Monday, December 6, 2010

I just... I mean... and...

While I was at the store buying waffles and french toast (Don't judge me!), I, as one is wont to do, ended up in the checkout lane. "How about $9.98." said the cashier to the lady in front of me, making a statement that seemed less inquisitive and more an assault on the very idea of communication itself. The middle aged lady buying pickles took a $20 out of her purse, looked up at the total, then said "I'll just give you two pennies and you can give me a $10 back." She handed her $20.02 to the cashier, who took the money and plugged the total into the machine. The drawer opened and she began placing the money she had received into it, taking note of the change that should be given. She began putting the pennies into the drawer then paused.

She looked at the pennies, at the lady, at the screen, then repeated this round-robin betwixt those involved several times before saying "I don't know what happened. The total was $9.98, and I put in $20.02." The pickle lady looked at the screen and said "Well, somebodies math was wrong." in an accusatory manner that seemed to suggest the honest belief that she felt the machine was so bad at math that it could not subtract hundredths of a dollar correctly. She left.

I came home, opened my french toast, and noted that there were two separate plastic packages in my box of 6 french toasts. Handy, that will keep the others from getting freezer burn. Then I noticed the back of the box which stated that I was only supposed to eat two of the three toasts, proclaiming through it's little white nutrition box that to do otherwise would be gluttony and, therefor, I would be contributing to the downfall of western civilization.


Plantinga's Ontological Tautology

A thought occurs to me regarding the ontological argument, which, for those not familiar with religious apologetics goes a little like this:

If I can conceive of the greatest possible being, it must exist, because this idea must have come from somewhere.

    1. I can conceive of a perfect being.

    2. To exist is a greater perfection than not existing.

    3. Therefore, God exists.

There is a much longer version known as Plantinga's modal form, which I list below.
I will discuss my problems with both arguments here, not because my thoughts on them are unique, but because it is not easy to come across a good walkthrough of the topics in use. When somebody says that these arguments are begging the question, or that they are a tautology, they seldom explain why.

These objections have been arrived at solely by my own application of Logic. You may find that they match quite closely (or exactly) those of other people, but that is because the roads taken through proper application of logic lead only to one place.

A number of problems with the above mentioned ontological argument are readily apparent. The first to come to mind is simply that you cannot claim that existence is part of a concept. A concept of something is just that: an idea. The reality or existence of a given idea depends solely on our ability to see or experience it. We say that a dog is real, not because the idea of dog involves “existing,” but because we have seen a dog. The idea “dog” does not, in itself, exist, but is only an abstract. A dog exists, “dog” does not.

If all one need do to make something extant was to say “I believe the idea is not complete unless it includes existence” then one could prove anything simply by suggesting that the nature of the idea demands that it be real. Descartes in fact attempts this very thing, such that he is saying “because I cannot conceive God unless as existing, it follows that existence is inseparable from him, and therefore that he really exists.” Essentially, this boils down to “God exists by necessity because I am incapable of imagining god without existence.”

This is meant to imply that a) nobody is capable of conceiving of god without implicit existence, and b) people who claim to be able to think of god without implicit existence are not actually thinking of god. The second of these is what is so frequently adopted by the religious right in America when they say that non-believers don’t understand their beliefs. However, if anyone cannot conceive of a god which must exist, it very quickly degrades the argument that it must exist because it can be conceived.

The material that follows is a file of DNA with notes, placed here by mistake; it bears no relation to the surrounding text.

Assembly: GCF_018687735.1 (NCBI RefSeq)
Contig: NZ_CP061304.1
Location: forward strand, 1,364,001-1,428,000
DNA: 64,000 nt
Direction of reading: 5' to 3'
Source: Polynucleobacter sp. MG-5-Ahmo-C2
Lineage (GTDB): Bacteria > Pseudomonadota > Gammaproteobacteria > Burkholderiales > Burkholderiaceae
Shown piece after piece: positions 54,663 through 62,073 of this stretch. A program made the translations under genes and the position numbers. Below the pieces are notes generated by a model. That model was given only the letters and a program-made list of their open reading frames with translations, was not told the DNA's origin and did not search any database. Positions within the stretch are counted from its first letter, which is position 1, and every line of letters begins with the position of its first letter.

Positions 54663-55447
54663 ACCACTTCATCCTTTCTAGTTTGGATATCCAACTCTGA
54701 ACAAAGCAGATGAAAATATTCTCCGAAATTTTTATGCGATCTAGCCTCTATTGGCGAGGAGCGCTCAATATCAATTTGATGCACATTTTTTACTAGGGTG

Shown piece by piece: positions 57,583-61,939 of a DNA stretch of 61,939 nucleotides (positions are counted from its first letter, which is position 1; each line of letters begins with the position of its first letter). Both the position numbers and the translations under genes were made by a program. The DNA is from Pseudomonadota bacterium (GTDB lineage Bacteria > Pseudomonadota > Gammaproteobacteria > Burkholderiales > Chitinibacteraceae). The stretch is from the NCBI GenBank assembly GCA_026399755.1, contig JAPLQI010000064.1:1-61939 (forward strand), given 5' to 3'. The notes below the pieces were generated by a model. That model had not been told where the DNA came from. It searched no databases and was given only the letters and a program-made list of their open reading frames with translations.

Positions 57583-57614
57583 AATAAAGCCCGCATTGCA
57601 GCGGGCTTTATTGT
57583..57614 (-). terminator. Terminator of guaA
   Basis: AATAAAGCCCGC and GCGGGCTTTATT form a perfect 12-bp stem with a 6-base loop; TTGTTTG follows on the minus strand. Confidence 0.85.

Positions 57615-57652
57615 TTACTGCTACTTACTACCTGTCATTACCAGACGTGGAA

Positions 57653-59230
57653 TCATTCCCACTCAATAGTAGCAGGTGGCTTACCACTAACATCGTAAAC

In these cases God is essentially redefined as “something that exists” or “existence.” When one starts with the premise “God exists,” one cannot logically attempt to prove God exists from said premise.

Plantinga has attempted to weasel out of this by saying that while you cannot claim existence as a standard trait of something, you can claim it out of necessity, e.g. X is such that necessarily A. While making this claim he makes no attempt to show why God’s existence should be necessary, other than once again claiming that it is necessary if one defines God as existing in all possible worlds. This, of course, raises the problem of starting from the assumption that God exists to prove that God exists, which begs the question. X is such that necessarily X, therefore X.

Plantinga’s attempt is as follows:

    1. It is proposed that a being has maximal excellence in a given possible world W if and only if it is omnipotent, omniscient and wholly good in W; and

    2. It is proposed that a being has maximal greatness if it has maximal excellence in every possible world.

    3. Maximal greatness is possibly exemplified. That is, it is possible that there be a being that has maximal greatness. (Premise)

    4. Therefore, possibly it is necessarily true that an omniscient, omnipotent and perfectly good being exists.

    5. Therefore, it is necessarily true that an omniscient, omnipotent and perfectly good being exists. (By S5)

    6. Therefore, an omniscient, omnipotent and perfectly good being exists.

There are several steps of this which are assumed by the S5 axiom in use. To explain S5, I need to explain the terms and uses. First, when Plantinga uses the term “possible” it is used in the form of “logically possible.” For something to be logically possible requires only that it be possible under some circumstances, but not necessarily those which are present. If you take away the Chicxulub impact in possible world Z you get a starting frame in which “Dinosaurs are still alive” is logically possible (yes, I’m aware of birds). Remember that for later.

An attempt is made to suggest that it is “logically possible” for there to be a being of “maximal excellence” in logically possible world W. For this to work, one must first allow for a world W in which “good” is an attribute of something. Good must then either be subjective or objective. If Goodness is subjective, then any being which is “wholly good” in world W must be viewed as maximally good by all minds capable of making such judgments. Given this, it is logically possible for a wholly good being to exist in world W.